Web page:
Bettina L. Knapp's work is an act of daring. Long known as a distinguished writer on aspects of French literature from Racine to the contemporary French theater, she undertakes to examine here an ancient myth in its international ramifications through the ages as exemplified by men living in different worlds such as Albertus Magnus, Paracelsus, Rabbi Judah Loew, and Goethe. She also analyzes the reactions thereto in the Age of Enlightenment by Balzac and Hesse, and a contemporary writer like André Malraux. The main facet of the Promethean myth is represented here as the "ego consciousness" of an "archetype of the defiant, rebellious, and gigantically ambitious type who refuses to submit to the existing structure and thus to destiny." Out of this struggle of a powerful ego were born even such attempts as the creation of a homunculus, who found his fullest expression in the Golem, according to myth created by "High" Rabbi Loew of sixteenth-century Prague. It is immaterial whether Rabbi Loew, the creator, had ever heard of the Prometheus myth and whether he really acted to represent the power of the ego. The rabbi's main objective was to create a creature which could help him reveal a brewing conspiracy among Prague Christains to attack their Jewish compatriots. In contrast, Goethe's homunculus was the outcome of Faust's immensely ambitious nature. It was Faust's assistant who said: "Though I know. much, yet I seek to know all."

To be sure, skeptics like Voltaire tried to undermine the very foundations of the myth. However, in Goethe's more romantic reaction the reply to Voltarian criticism consisted not in the usual reliance on nineteenth-century historicism, but rather on the return to the profound mythology of the ancients. In his defense of ancient legends against the factual philological- historical arguments advanced by the historical schools of the early 1800s, the great German poet protested against detached critical analyses which "through some pedantic truth, displace


Notes for this page

Add a new note
If you are trying to select text to create highlights or citations, remember that you must now click or tap on the first word, and then click or tap on the last word.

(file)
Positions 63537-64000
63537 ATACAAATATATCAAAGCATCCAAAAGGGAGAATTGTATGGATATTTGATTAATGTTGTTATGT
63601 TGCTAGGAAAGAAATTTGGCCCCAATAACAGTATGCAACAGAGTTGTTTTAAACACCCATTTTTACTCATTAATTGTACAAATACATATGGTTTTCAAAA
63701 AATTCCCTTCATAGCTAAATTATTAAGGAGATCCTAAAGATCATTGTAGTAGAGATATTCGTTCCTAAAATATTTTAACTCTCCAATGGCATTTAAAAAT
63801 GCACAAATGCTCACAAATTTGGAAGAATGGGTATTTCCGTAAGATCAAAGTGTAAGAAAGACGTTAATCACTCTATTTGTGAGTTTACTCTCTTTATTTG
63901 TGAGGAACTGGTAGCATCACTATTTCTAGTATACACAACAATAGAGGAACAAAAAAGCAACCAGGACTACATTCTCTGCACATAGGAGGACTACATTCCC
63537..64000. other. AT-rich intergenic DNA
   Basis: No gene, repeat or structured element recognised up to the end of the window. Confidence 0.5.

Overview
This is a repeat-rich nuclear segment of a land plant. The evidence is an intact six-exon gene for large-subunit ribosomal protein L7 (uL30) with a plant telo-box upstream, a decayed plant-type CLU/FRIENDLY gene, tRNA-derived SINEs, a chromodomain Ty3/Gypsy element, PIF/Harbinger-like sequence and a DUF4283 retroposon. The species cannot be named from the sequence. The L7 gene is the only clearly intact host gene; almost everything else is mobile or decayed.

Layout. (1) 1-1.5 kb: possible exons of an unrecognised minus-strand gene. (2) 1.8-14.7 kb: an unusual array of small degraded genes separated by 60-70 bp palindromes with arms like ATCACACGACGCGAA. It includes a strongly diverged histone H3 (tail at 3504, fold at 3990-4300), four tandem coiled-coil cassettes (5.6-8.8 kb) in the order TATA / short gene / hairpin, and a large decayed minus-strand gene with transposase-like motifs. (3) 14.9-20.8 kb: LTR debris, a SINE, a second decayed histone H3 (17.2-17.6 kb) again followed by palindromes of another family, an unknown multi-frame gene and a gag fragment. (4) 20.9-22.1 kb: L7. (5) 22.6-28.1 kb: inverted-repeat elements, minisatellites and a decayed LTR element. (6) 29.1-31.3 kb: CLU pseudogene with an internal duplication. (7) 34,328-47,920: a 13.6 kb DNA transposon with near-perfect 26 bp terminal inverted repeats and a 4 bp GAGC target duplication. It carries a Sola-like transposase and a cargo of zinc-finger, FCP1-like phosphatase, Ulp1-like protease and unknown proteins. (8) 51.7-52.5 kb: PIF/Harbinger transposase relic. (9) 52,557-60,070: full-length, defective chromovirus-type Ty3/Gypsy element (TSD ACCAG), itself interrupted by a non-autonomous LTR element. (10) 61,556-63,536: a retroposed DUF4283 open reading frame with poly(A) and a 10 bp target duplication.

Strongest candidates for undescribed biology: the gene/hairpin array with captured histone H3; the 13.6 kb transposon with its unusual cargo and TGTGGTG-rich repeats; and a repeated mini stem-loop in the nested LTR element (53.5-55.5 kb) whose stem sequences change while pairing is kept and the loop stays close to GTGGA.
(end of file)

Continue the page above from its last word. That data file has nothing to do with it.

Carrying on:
Loading One moment ...
Project items
Cite this page

Cited page

Citations are available only to our active members.
Sign up now to cite pages or passages in MLA, APA and Chicago citation styles.

Cited page

Bookmark this page
The Prometheus Syndrome


Text size Smaller Larger
Search within

Search within this book

Look up

Look up a word

  • Dictionary
  • Thesaurus
Please submit a word or phrase above.
Print this page

Print this page

Why can't I print more than one page at a time?

While we understand printed pages are helpful to our users, this limitation is necessary to help protect our publishers' copyrighted material and prevent its unlawful distribution. We are sorry for any inconvenience.
Full screen
/ 290

matching results for page

Cited passage

Citations are available only to our active members.
Sign up now to cite pages or passages in MLA, APA and Chicago citation styles.

Cited passage

Welcome to the new Questia Reader

The Questia Reader has been updated to provide you with an even better online reading experience.  It is now 100% Responsive, which means you can read our books and articles on any sized device you wish.  All of your favorite tools like notes, highlights, and citations are still here, but the way you select text has been updated to be easier to use, especially on touchscreen devices.  Here's how:

1. Click or tap the first word you want to select.
2. Click or tap the last word you want to select.

OK, got it!

Thanks for trying Questia!

Please continue trying out our research tools, but please note, full functionality is available only to our active members.

Your work will be lost once you leave this Web page.

For full access in an ad-free environment, sign up now for a FREE, 1-day trial.

Already a member? Log in now.

Are you sure you want to delete this highlight?